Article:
right hand help panel is updated to provide with brief, contextually
appropriate guidance and information. This content is presented in outline
format and hyperlinked to help sellers find the information they need, when
then need it.

http://cgi5.ebay.com/ws/eBayISAPI.dll?SellHub3

Micah
eBay Interface Designer

On 11/28/05, Ockler, Sarah <sarah.ockler at gwl.com> wrote:
>
> [Please voluntarily trim replies to include only relevant quoted
> material.]
>
> Greetings -
>
> Web user guides are the albatross of our organization (health insurance
> company). The practice is that if users (members who use our site to
> manage their claims, benefits etc.) are confused, solve the problem by
> creating PDF user guides or paper manuals with a screen shot of every
> page of the site (literally - "Here are the pages you will see as you
> enter the site...").
>
> I've been tasked with creating an anti-user guide campaign and need to
> champion better contextual instructional content. I'd like to include
> analogies and examples of sites that do contextual instructional content
> really well, particularly for transactional applications with more than
> one step (e.g. buying something, searching for something with specific
> parameters such as name and location in a doctor search, signing up for
> a service etc.). My typical analogy is that if you visit amazon.com to
> order a book, you don't have to (or want to) download, print and read a
> 50 page user guide full of screen shots to make your purchase. You
> expect the process to be explained on each page contextually so that you
> can complete your transaction without going off the site or worse -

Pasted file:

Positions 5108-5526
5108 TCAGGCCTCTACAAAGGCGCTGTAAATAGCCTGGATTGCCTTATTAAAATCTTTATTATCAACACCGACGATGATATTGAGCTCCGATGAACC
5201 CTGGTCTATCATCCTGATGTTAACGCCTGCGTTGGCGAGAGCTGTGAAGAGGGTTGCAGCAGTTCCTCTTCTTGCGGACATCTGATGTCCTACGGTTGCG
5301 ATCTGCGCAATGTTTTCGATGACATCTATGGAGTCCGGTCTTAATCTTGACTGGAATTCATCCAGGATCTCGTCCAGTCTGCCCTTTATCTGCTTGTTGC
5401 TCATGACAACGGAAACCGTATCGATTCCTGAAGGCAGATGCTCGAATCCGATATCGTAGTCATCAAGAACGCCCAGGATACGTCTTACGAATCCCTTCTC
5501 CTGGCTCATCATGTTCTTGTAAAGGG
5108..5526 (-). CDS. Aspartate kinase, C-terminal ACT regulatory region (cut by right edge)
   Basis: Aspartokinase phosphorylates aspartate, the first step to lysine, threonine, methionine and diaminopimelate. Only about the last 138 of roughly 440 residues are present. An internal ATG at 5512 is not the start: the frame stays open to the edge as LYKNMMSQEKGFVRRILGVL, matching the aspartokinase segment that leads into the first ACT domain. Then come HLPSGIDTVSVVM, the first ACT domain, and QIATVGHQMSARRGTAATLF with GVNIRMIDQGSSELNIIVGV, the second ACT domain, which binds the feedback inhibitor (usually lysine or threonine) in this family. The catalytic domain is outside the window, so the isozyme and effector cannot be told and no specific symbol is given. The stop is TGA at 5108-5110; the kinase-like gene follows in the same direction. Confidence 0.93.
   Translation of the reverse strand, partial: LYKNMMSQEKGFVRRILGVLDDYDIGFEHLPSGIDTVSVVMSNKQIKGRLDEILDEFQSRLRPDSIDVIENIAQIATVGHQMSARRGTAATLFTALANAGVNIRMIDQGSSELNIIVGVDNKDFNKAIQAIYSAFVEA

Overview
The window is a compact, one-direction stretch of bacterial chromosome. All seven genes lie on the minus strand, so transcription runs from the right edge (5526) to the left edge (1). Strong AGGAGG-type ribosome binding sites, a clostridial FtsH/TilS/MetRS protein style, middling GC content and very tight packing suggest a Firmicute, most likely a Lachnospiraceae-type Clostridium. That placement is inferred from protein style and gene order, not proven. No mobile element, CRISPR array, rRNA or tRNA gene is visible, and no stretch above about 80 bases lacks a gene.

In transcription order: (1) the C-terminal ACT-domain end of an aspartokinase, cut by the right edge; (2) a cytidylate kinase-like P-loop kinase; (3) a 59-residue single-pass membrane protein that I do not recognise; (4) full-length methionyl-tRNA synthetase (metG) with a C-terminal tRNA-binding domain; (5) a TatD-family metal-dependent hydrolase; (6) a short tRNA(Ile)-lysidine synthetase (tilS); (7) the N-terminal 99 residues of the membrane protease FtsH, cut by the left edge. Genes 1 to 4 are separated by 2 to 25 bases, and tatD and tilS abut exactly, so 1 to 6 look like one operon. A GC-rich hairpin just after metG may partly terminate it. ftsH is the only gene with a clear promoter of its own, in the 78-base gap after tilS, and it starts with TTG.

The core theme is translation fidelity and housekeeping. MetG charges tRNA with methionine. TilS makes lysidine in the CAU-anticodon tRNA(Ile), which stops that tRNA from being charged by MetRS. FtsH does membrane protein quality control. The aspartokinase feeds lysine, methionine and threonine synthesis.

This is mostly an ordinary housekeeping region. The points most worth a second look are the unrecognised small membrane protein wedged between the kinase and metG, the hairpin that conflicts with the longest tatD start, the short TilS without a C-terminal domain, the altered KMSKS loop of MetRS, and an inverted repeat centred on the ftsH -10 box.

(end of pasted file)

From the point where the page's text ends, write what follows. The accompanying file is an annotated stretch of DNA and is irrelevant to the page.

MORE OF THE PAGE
> reading a paper document at your desk.
>
> (This is a book. To begin, open the cover and start reading from left to
> right. Here is a picture of the first page you will see in the book.
> :-) )
>
> Does anyone have any thoughts or examples?
>
> Thanks!
>
> Sarah
> ________________________________________________________________
> Welcome to the Interaction Design Association (IxDA)!
> To post to this list ....... discuss at ixda.org
> (Un)Subscription Options ... http://subscription-options.ixda.org/
> Announcements List ......... http://subscribe-announce.ixda.org/
> Questions .................. lists at ixda.org
> Home ....................... http://ixda.org/
> Resource Library ........... http://resources.ixda.org
>

30 Nov 2005 - 3:14pm
Billie Mandel
2005

Sarah said:

> I've been tasked with creating an anti-user guide campaign and need to
> champion better contextual instructional content. <SNIP>
> Does anyone have any thoughts or examples?

I've been working on a user-centered enterprise portal deployment, and
what I can tell you from my research is that one of my users' top
problems is that much of the content on the portal they've been using
(that we're replacing) is stuck inside big manuals and policy document
attachments. They just don't read them. So the direction I'm going in
is all contextual - individual step-by-step guides for each key task,
alongside the relevant forms.

Moral of the story: for the average user of a system that's supposed
to simplify people's lives, "RTFM" - or user guide - is an
anti-answer. If you want them to see the content, use it, and thereby
not tie up your call center lines with mundane questions, give them
the content in easily digestible bites.

Hope this helps slay those weighty tomes where they stand.

- Billie

***************
Billie Mandel
Information Architect
Openwave Systems, Inc.